Huckabee v. Medical Staff at CSATF et al

Filing 199

ORDER ADOPTING FINDINGS AND RECOMMENDATIONS DISMISSING Certain Claims and Defendants 195 , signed by District Judge Dale A. Drozd on 4/17/17: This action is REFERRED back to the assigned magistrate judge for further proceedings consistent with this order. (Hellings, J)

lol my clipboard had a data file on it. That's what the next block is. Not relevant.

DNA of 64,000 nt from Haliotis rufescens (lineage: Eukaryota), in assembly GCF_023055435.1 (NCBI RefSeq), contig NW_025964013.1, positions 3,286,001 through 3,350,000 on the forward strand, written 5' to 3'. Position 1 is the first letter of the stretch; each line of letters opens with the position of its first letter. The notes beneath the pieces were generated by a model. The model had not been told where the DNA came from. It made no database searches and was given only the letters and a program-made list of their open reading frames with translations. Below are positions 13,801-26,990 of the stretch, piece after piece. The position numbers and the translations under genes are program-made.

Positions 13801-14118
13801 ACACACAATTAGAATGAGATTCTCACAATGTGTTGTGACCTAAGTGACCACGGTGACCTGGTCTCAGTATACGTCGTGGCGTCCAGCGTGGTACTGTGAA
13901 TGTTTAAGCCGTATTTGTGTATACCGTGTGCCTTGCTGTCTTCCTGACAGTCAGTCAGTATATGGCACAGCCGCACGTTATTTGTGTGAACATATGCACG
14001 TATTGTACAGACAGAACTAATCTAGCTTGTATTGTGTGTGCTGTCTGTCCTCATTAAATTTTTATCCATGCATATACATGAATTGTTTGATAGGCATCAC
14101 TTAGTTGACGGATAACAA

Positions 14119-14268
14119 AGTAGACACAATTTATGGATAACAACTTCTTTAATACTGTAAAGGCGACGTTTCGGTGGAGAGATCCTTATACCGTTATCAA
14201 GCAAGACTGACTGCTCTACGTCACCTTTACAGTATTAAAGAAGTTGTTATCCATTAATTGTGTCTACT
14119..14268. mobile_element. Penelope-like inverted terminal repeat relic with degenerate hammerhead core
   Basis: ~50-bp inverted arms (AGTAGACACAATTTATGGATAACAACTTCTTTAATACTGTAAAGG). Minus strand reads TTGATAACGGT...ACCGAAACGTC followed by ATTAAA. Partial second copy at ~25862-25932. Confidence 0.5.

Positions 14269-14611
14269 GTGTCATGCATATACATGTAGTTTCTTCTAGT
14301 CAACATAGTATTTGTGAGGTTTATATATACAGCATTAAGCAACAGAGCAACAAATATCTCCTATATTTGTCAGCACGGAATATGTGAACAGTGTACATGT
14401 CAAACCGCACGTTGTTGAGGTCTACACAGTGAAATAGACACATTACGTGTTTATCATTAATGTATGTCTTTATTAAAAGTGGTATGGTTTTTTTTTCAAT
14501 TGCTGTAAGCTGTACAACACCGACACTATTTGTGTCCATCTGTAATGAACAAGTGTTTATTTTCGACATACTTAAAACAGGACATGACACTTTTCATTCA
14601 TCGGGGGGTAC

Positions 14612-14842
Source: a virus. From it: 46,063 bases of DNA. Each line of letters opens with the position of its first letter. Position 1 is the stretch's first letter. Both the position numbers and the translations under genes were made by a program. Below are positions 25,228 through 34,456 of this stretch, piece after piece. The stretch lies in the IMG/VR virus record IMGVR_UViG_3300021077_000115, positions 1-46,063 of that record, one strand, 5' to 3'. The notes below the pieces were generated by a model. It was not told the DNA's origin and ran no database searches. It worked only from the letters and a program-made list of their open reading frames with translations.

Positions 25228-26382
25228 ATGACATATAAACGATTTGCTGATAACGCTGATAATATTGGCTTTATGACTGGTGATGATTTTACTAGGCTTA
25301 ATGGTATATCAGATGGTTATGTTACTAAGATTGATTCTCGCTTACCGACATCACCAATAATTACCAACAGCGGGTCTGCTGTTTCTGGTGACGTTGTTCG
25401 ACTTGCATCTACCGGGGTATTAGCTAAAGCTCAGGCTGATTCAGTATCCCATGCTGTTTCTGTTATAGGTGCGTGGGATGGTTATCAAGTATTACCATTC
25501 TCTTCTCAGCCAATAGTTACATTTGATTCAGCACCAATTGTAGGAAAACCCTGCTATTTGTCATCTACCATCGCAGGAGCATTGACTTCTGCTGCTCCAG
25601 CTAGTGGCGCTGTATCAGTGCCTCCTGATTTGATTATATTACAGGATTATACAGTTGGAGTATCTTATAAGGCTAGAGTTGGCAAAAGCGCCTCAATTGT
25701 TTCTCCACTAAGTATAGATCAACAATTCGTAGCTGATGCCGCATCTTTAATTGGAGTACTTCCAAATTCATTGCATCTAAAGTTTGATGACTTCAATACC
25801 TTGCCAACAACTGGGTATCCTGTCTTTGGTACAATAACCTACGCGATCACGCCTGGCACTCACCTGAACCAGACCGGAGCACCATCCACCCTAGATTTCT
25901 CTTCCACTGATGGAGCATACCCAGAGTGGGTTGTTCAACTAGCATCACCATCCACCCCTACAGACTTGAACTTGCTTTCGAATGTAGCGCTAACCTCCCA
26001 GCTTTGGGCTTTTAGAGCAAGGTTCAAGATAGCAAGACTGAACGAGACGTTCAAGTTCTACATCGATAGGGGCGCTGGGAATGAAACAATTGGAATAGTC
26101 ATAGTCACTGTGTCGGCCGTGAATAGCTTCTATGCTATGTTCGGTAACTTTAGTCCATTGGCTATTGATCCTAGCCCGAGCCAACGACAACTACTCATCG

Download PDF